IBM Rolls Out Reconfigured Midtier Systems, New Services

By Chris Preimesberger  |  Posted 2007-04-16 Print this article Print

Using its own off-the-shelf hardware, Big Blue is pre-packaging midtier storage system software and letting customers pick and choose what configurations they want up front.

SAN DIEGO—IBM on April 16 announced two recycled entry-level storage systems and a spate of services to go with them on the first day of Storage Networking World, one of the data storage industrys largest conferences of the year.

The new storage packages are actually enhanced configurations of the IBM System Storage DS3200 and DS3400, which are entry-level disk arrays that feature management software aimed at non-IT experts at small and midsize businesses, as well as large enterprise customers with remote offices.
The new offerings are part of a clear trend: companies that had been supplying hardware, software and services formerly aimed at high-end enterprises but have scaled them slightly to meet the performance and price points of midtier-size companies (100 to 1,000 employees).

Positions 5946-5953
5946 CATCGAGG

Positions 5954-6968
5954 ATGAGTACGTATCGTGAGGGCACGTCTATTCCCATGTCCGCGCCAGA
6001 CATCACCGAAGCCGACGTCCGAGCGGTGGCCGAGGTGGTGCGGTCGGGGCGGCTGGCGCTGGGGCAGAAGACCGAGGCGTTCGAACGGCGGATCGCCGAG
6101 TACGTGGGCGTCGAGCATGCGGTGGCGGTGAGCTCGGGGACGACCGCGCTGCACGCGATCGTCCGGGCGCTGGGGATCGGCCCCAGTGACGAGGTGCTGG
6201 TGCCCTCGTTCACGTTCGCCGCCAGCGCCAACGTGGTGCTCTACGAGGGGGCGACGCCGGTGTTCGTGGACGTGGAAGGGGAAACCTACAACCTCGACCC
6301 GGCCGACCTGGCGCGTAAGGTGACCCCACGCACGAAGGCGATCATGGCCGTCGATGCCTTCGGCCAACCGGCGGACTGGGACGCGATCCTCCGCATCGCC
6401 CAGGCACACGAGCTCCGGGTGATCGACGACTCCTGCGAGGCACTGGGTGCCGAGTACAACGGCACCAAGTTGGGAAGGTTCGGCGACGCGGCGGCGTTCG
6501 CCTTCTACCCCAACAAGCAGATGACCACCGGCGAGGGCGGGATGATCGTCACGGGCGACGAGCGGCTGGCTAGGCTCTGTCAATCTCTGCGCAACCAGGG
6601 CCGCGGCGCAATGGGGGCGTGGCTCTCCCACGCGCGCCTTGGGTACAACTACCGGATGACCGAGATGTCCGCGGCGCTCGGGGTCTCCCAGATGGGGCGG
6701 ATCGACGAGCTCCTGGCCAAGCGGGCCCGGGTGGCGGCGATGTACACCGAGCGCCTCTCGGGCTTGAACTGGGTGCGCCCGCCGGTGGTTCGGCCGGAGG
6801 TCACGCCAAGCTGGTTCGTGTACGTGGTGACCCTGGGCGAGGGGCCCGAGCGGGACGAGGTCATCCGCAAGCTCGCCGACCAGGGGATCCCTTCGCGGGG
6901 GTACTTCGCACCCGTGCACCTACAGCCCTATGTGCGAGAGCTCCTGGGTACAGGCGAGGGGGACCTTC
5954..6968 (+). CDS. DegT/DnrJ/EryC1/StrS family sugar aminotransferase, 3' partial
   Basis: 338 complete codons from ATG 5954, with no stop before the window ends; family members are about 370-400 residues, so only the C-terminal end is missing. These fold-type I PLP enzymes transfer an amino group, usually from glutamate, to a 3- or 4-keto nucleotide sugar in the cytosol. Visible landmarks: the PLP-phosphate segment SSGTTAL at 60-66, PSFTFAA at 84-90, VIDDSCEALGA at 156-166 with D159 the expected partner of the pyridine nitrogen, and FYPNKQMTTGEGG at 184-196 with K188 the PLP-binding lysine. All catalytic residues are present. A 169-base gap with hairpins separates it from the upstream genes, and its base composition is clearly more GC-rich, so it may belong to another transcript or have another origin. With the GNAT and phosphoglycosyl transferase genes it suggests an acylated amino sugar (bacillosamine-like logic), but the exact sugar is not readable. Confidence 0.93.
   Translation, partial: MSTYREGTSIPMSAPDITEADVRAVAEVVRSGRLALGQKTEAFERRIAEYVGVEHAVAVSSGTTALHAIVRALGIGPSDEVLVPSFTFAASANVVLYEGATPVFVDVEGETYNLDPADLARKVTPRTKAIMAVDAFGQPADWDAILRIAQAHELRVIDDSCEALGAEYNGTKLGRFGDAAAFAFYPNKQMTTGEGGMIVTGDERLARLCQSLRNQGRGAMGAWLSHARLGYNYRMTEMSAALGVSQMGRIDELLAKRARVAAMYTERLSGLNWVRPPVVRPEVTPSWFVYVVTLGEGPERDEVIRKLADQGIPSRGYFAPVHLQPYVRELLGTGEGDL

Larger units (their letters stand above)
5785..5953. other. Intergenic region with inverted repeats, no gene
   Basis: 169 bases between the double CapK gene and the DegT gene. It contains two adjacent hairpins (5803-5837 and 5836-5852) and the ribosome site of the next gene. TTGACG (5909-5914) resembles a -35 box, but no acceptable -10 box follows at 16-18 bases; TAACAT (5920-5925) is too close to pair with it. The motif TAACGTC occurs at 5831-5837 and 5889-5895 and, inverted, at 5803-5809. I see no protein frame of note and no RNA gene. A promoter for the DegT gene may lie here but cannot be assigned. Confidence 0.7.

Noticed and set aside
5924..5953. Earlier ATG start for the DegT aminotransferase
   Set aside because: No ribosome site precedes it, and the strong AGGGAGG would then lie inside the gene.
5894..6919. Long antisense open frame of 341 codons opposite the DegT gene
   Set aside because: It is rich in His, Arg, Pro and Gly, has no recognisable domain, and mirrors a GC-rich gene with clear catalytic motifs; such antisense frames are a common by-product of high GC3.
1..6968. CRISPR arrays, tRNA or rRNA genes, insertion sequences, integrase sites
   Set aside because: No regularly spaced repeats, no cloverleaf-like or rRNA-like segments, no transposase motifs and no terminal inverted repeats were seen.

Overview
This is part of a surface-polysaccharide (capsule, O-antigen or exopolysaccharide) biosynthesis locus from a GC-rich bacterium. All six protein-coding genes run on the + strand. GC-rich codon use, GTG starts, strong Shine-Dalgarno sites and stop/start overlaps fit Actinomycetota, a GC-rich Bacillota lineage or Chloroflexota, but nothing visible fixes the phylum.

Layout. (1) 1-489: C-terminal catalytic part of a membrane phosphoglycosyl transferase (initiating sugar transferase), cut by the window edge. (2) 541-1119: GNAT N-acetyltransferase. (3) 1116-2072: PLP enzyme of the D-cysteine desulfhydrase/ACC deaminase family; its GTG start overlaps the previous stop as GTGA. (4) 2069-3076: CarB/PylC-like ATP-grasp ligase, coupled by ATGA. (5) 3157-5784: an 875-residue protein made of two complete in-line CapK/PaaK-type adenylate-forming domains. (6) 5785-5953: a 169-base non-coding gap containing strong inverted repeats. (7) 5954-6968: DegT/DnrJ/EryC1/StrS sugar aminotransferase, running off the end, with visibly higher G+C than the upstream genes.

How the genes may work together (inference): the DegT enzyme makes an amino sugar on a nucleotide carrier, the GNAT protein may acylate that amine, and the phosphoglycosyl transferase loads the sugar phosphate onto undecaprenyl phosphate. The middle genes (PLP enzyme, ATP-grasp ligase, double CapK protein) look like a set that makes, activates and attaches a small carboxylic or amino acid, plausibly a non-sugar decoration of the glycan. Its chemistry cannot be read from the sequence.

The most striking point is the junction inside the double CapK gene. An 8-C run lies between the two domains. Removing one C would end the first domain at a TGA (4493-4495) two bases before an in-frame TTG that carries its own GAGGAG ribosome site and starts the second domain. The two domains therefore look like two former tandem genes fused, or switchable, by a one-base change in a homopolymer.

Various components of the DS3200 and DS3400, such as controllers, cables and HBAs (host bus adapters), now are pre-bundled into specific configurations, making it easier for SMBs to purchase the system that best suits their business needs, a company spokesperson said. "Todays configuration enhancements to the DS3000 Series will make purchasing and implementing such a system easier, so that our clients can focus on their business priorities," said Charlie Andrews, director of IBMs system storage product marketing. Four news service offerings On the services side, IBM introduced four new offerings from its global technology services group. They are:
  • IBM Implementation Services for Enterprise Content Management, which allow clients to effectively use IBMs Content Manager, CommonStore for Mail and Records Manager.
  • IBM Storage Optimization and Integration Services, which help clients design a storage environment that is easier to manage, more cost-effective and more efficiently uses existing storage resources.
  • IBM Migration Services for Data, which helps migrate clients data to IBM NAS (network-attached storage) systems.